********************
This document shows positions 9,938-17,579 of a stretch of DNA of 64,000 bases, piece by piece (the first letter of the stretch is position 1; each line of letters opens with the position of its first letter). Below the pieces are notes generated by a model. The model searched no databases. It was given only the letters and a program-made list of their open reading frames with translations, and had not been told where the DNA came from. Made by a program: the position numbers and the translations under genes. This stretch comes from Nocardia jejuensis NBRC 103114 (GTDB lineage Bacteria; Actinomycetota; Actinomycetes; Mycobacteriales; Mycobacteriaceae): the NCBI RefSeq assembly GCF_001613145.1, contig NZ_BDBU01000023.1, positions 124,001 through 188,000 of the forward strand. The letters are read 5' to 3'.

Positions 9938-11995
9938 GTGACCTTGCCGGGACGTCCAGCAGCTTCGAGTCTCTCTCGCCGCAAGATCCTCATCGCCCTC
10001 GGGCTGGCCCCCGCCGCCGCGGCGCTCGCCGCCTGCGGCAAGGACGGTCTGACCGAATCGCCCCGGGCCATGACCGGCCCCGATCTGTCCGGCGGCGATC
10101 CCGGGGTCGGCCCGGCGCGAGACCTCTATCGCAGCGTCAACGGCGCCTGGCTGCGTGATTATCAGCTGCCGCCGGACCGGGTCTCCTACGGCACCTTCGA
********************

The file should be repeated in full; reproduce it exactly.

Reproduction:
This document shows positions 9,938-17,579 of a stretch of DNA of 64,000 bases, piece by piece (the first letter of the stretch is position 1; each line of letters opens with the position of its first letter). Below the pieces are notes generated by a model. The model searched no databases. It was given only the letters and a program-made list of their open reading frames with translations, and had not been told where the DNA came from. Made by a program: the position numbers and the translations under genes. This stretch comes from Nocardia jejuensis NBRC 103114 (GTDB lineage Bacteria; Actinomycetota; Actinomycetes; Mycobacteriales; Mycobacteriaceae): the NCBI RefSeq assembly GCF_001613145.1, contig NZ_BDBU01000023.1, positions 124,001 through 188,000 of the forward strand. The letters are read 5' to 3'.

Positions 9938-11995
9938 GTGACCTTGCCGGGACGTCCAGCAGCTTCGAGTCTCTCTCGCCGCAAGATCCTCATCGCCCTC
10001 GGGCTGGCCCCCGCCGCCGCGGCGCTCGCCGCCTGCGGCAAGGACGGTCTGACCGAATCGCCCCGGGCCATGACCGGCCCCGATCTGTCCGGCGGCGATC
10101 CCGGGGTCGGCCCGGCGCGAGACCTCTATCGCAGCGTCAACGGCGCCTGGCTGCGTGATTATCAGCTGCCGCCGGACCGGGTCTCCTACGGCACCTTCGA